The Board of Education delayed action on a controversial calendar for the 2020-21 school year Monday night after a member questioned changes she saw as disruptive to the community.
The calendar was redesigned primarily to accommodate a late Labor Day, which falls on Sept. 8. Accordingly, the draft proposes to have faculty and staff return to work on Tuesday, Sept. 1 and students to return Wednesday, Sept. 2. But the students would be in class for only a single day before a four-day weekend that would include Labor Day.
Opening for a single day in September before giving students four days off would not add to their educational experience, board member Linda Eklund said. It would also put a burden on many families and business owners, she said.
Families are used to planning vacations and other activities prior to Labor Day and businesses, like her own Ram’s Head Inn, already lose college staff. This proposed schedule would disrupt family plans and create staffing needs for businesses in the run-up before the busy Labor Day weekend.
Also, a two-week break proposed for the winter recess in December would inconvenience many families accustomed to arranging child care for one week. They could be hard pressed to secure it for two weeks, Ms. Eklund said.
Superintendent Brian Doelger, Ed.D., acknowledged that the proposed calendar is “quirky” and the rest of the board agreed to hold off finalizing the calendar until the next regular meeting on March 16.
With no objections, the board adopted the state-mandated policy requiring that students receive a host of immunizations to be admitted to schools. The policy the district adopted states that exemptions can only be obtained if a state-licensed physician certifies immunizations would be detrimental to a student’s health. Aside from that provision, students can’t attend classes for more than 14 days or more than 30 days if they are transferring into the district from out-of-state or out-of-country venues. But in those cases, students have to show good faith efforts to get the necessary immunizations.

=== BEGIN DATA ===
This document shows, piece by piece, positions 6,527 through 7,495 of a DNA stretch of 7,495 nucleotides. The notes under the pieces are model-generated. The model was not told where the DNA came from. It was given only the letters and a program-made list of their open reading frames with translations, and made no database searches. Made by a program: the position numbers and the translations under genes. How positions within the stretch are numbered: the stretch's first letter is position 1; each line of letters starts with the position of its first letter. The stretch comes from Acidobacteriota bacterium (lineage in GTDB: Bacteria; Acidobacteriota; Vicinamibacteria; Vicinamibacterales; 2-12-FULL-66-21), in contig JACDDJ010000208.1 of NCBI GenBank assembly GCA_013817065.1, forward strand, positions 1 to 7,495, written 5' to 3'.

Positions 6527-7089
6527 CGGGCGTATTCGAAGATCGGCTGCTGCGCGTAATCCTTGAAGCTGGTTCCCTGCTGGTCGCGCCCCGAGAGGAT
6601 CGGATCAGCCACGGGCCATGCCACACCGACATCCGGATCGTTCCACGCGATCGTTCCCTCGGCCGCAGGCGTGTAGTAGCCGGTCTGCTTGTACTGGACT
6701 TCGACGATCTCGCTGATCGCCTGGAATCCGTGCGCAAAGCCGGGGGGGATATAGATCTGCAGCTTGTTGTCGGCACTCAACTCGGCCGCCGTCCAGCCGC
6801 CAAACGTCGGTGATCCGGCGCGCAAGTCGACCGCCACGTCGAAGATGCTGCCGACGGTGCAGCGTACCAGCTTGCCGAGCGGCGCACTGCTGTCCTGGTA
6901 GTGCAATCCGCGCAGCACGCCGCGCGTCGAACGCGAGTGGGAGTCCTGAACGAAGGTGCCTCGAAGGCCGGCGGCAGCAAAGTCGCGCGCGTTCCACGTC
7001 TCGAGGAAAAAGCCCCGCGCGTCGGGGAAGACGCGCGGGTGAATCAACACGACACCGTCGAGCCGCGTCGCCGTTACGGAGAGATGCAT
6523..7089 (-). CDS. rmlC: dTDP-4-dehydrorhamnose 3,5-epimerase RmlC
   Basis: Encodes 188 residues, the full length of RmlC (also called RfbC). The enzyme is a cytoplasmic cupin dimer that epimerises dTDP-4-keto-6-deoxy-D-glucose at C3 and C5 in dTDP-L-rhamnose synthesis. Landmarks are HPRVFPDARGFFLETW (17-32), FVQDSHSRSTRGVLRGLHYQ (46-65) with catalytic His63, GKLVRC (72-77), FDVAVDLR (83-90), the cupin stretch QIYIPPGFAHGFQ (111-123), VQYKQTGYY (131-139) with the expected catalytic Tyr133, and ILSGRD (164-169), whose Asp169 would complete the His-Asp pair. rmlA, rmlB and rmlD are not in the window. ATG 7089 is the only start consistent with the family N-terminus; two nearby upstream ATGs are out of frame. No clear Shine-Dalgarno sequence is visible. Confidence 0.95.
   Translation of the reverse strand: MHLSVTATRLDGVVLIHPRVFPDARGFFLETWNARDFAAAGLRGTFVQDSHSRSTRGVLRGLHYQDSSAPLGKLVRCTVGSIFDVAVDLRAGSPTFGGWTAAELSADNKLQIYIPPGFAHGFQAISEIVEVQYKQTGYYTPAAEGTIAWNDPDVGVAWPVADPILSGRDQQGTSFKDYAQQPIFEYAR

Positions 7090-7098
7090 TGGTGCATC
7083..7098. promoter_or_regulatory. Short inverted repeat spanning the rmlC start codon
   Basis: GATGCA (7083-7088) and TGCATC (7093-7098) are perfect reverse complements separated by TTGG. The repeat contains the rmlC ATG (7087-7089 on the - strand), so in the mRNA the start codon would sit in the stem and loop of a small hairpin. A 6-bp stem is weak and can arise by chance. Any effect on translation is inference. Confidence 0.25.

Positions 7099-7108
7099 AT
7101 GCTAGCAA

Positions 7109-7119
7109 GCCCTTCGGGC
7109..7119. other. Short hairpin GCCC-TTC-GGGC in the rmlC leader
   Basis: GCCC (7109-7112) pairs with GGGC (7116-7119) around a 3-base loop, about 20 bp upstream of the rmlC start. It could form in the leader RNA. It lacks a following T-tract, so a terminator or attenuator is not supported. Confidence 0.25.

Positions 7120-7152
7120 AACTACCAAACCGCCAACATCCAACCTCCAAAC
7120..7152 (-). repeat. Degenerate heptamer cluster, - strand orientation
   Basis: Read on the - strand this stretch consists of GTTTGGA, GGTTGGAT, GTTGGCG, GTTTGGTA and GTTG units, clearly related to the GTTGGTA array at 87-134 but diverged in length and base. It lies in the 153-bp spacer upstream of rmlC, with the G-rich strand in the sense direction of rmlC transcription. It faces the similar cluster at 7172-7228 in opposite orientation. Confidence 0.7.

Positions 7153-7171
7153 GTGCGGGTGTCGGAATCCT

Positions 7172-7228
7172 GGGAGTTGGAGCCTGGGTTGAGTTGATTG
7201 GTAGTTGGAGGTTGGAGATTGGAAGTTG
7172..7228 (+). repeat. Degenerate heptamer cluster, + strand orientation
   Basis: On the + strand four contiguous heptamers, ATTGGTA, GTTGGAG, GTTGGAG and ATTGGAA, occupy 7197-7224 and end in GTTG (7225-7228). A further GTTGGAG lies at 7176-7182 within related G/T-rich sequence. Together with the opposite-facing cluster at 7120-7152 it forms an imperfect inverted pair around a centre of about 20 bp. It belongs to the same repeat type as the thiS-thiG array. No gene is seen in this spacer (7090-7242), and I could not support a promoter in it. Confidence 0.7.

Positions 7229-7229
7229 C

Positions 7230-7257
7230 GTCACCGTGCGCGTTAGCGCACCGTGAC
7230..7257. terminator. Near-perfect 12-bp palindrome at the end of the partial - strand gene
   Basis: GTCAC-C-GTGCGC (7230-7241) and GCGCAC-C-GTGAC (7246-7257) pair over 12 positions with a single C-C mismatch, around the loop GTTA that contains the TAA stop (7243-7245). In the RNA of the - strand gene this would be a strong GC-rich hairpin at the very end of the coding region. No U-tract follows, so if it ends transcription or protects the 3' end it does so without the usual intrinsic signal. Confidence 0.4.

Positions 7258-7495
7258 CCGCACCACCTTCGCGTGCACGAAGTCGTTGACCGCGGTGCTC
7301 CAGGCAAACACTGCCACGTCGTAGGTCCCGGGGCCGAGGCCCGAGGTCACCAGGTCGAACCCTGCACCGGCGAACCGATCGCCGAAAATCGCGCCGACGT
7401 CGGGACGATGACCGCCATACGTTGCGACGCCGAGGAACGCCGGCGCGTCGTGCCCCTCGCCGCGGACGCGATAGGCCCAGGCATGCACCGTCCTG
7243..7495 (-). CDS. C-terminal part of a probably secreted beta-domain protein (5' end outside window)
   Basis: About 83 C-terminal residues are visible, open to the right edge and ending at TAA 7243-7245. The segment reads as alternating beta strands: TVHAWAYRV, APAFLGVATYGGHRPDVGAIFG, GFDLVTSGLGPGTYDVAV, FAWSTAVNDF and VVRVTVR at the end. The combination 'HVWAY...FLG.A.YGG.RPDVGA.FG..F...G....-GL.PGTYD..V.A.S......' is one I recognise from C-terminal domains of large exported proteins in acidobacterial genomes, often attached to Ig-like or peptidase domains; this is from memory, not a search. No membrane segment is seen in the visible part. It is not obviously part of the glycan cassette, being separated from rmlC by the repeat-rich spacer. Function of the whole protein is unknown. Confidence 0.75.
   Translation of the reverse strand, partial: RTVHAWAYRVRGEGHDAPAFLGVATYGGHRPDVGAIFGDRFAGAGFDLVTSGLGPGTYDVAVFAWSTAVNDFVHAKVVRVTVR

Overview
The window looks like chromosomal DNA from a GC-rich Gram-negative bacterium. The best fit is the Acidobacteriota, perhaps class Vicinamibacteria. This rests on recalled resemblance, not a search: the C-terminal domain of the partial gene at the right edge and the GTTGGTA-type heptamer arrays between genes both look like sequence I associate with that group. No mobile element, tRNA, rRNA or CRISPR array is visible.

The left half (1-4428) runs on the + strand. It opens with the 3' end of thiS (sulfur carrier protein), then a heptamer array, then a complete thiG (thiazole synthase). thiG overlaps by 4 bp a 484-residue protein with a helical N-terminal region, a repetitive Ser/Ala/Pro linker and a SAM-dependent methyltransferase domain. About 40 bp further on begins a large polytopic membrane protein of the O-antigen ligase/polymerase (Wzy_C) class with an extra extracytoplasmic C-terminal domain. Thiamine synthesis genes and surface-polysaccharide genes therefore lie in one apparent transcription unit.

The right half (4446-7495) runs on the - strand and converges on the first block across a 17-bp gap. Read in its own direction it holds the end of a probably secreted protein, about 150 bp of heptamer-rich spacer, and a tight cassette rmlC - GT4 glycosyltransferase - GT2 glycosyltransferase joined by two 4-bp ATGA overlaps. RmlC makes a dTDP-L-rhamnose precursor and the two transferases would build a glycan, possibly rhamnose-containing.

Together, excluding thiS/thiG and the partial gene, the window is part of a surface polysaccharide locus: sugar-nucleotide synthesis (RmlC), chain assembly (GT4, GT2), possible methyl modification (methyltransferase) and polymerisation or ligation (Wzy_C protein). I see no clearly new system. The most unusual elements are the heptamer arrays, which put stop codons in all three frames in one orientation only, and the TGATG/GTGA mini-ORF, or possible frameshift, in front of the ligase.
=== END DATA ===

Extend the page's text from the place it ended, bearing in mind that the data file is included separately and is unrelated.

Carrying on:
Parents or guardians of homeless children are to be referred to the district’s homeless liaison who will assist in arranging for the student to be immunized if there is no proof of previous immunizations.
Schools are also required to post educational information on influenza and the benefits of annual flu shots.
John Klupka Sr., who was elected last May to fill the single year remaining in the term of Elizabeth Melichar, will be leaving the Board of Education within the next month or two because he is moving off Island. Board of Education members are required to live on Shelter Island. Mr. Klupka said he’s sorry that the requirement won’t allow him to finish his term. Had he stayed on the Island and wanted to remain on the Board, he would have had to run in May for his own three-year term.
Two other incumbents see their terms end this year. Ms. Eklund, who has been on the Board since 2008, said she hasn’t yet made a decision on seeking another term, but expects to do so shortly. Tracy McCarthy plans on seeking a second three-year term.